6/7/16 @$1247 GROSS LONG GROSS SHORT TOTAL NET

US
Banks
12,704
73,928 -61,224

Non-US
Banks
21,004
93,076 -72,072

TOTAL
-133,296

7/5/16 @$1359 GROSS LONG GROSS SHORT TOTAL NET

US
Banks 9,314
102,684
-93,370

Non-US
Banks 14,622
113,086
-98,464

TOTAL
-191,834

As price fell through the second half of 2016,
Speculators dumped longs and The Banks used this selling to buy back and
cover their short positions. By January of 2017, the BPR looked like
this:

1/3/17 @$1162 GROSS LONG GROSS SHORT TOTAL NET

US
Banks 11,393
60,352
-48,959

Non-US
Banks 24,501
49,264
-24,763

TOTAL
-73,722

As you know, price has rallied in 2017 is a sort
of 3-steps-forward, 2-steps-back pattern. As you’d expect, the Bank
positions reported via the BPR has ebbed and flowed, too. And by June,
with price near its 2017 high (thus far), here’s where the BPR stood:

6/6/17 @$1297 GROSS LONG GROSS SHORT TOTAL NET

US
Banks 8,500
108,153
-99,653

Non-US
Banks 20,128
96,962
-76,834

TOTAL
-176,487

As you can see, The Banks were playing the same
game in 2017 and they played in 2016, taking the short side of the trade
versus the hedge fund and other Spec longs. In what should then come as
no surprise at all, price was hammered lower over the course of the
next five weeks, falling from $1297 on BPR survey date June 6 to $1215
on BPR survey date July 11.

At this point, the July BPR data was surveyed from the Commitment of
Traders data taken that same afternoon. The CoT data was astounding,
showing some of the lowest Speculator and Commercial positions since
late 2015. It looked like this:

And the July BPR revealed this:

7/11/17 @$1215 GROSS LONG GROSS SHORT TOTAL NET

US
Banks 14,013
78,063
-64,050

Non-US
Banks 26,675
67,373
-40,698

TOTAL
-104,748

Since the CoT and BPR had changed so dramatically in a month, there was hope across the gold blogosphere that maybe, just maybe:

  • The Banks were moving to quickly cover shorts and get out of the manipulation business
  • The Banks knew that the game was nearly over and they needed to act fast
  • The Banks were fearful of Andrew Maguire’s alleged 250 mt order and were desperate to reduce their potential short liability
  • And so on and so forth

Instead, while price has rallied form those
early July lows, the latest BPR reveals that nothing has changed at all.
The Banks aren’t afraid of anything. There’s no banker blood in the
streets. Instead, the data shows that they’re still just playing the
same old, tired game.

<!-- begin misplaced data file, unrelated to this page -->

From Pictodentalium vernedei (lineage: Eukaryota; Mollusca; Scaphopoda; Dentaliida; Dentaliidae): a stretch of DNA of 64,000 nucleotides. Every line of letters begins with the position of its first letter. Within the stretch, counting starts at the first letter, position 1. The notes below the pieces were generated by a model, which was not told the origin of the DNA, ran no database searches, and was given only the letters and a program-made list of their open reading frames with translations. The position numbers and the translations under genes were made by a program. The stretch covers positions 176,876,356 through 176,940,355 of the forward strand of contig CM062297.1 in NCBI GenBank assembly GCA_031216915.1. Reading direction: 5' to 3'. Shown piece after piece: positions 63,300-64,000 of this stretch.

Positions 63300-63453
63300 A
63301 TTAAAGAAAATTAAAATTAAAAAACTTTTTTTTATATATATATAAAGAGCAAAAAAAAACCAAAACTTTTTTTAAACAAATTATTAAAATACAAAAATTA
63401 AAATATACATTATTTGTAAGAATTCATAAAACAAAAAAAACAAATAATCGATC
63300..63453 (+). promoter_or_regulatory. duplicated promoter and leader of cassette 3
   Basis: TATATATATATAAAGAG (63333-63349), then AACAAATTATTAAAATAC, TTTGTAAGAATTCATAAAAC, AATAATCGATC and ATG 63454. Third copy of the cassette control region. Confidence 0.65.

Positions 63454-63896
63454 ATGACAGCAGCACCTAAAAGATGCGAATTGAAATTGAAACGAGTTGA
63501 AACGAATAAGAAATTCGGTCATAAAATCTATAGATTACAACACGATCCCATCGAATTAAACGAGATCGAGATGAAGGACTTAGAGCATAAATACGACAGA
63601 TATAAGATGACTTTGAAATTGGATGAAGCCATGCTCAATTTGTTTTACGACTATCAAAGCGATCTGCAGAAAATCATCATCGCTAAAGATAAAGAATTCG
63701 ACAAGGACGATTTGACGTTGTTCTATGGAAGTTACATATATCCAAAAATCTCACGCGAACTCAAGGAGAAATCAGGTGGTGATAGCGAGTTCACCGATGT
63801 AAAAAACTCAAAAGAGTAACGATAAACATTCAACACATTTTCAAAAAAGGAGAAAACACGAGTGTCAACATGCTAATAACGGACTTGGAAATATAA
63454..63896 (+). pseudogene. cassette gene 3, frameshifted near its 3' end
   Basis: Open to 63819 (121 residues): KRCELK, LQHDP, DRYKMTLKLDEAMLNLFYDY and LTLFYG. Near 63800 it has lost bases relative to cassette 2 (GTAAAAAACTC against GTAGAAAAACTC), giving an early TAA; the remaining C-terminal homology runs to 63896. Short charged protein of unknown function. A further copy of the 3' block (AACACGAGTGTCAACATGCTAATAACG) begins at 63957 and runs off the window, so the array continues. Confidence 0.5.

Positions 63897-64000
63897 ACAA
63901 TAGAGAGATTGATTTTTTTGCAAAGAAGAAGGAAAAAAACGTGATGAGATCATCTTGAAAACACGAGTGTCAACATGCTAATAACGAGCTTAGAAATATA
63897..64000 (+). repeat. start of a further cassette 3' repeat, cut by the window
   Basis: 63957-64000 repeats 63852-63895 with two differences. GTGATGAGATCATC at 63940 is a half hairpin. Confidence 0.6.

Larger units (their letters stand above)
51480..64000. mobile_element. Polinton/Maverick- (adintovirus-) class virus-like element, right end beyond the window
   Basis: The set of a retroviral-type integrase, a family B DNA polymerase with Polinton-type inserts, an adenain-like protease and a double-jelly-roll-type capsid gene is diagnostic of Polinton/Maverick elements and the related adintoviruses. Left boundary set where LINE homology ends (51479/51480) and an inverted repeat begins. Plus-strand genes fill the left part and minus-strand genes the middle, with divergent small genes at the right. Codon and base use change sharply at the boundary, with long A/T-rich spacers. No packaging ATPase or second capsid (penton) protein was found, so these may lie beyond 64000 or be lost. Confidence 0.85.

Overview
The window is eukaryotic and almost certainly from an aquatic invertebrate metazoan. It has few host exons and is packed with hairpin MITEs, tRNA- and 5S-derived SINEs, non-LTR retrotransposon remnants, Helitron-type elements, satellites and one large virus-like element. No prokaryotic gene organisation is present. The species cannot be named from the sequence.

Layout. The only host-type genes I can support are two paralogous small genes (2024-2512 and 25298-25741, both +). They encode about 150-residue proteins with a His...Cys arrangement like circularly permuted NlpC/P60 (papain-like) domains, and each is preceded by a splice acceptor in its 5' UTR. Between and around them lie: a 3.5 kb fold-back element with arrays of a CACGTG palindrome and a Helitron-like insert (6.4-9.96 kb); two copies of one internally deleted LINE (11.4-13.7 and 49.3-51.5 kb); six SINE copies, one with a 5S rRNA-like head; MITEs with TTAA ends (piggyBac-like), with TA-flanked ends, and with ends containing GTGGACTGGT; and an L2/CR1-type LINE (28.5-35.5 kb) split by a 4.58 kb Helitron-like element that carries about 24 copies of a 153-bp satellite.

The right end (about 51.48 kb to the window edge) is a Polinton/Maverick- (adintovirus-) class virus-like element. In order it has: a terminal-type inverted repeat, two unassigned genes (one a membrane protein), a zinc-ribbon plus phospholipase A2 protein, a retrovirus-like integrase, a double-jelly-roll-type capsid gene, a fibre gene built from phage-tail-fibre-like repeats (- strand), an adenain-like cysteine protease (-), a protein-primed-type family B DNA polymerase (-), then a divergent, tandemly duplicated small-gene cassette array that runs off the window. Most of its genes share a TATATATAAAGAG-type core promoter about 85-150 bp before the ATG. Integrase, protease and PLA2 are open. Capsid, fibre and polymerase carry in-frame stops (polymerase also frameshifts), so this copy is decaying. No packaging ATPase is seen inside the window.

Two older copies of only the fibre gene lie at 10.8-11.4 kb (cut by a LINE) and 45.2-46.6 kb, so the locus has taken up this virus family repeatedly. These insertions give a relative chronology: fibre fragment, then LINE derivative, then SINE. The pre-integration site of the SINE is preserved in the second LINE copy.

8/1/17 @$1270 GROSS LONG GROSS SHORT TOTAL NET

US
Banks 9,767
103,249
-93,482

Non-US
Banks 20,357
81,733
-61,376

TOTAL
-154,858

So, The Banks used the latest 4.5% rally in
price to increase their summary NET short position by nearly 50%. And
again, this is not a sudden rush of mining companies beating down the
Banker’s doors in a desperate attempt to sell forward their remaining
2017 production. Instead, The Banks are simply once again playing their
(profitable) game of supplying the paper derivatives to The Specs while
using their infinitely deep pockets to wait them out until price can
once again be rigged lower. Again, unlike what some had so fervently
hoped back in July, nothing has changed. The Banks haven’t changed
course and they certainly aren’t taking any preemptive measures against a
sudden price “reset”.

In the end, what does this mean? Business as
usual, I guess. We’ll continue to monitor the Bank and “Commercial”
positions and look for buying/selling signals based upon historical
references. And in the meantime, we’ll have no illusions about who is
really in charge of these fraudulent and manipulated paper metal
“markets”.


Our Ask The Expert interviewer Craig Hemke began his career in financial services in 1990 but retired in 2008 to focus on family and entrepreneurial opportunities. Since 2010, he has been the editor and publisher of the TF Metals Report found at TFMetalsReport.com, an online community for precious metal investors.


The author is not affiliated with, endorsed or sponsored by Sprott Money Ltd. The views and opinions expressed in this material are those of the author or guest speaker, are subject to change and may not necessarily reflect the opinions of Sprott Money Ltd. Sprott Money does not guarantee the accuracy, completeness, timeliness and reliability of the information or any results from its use.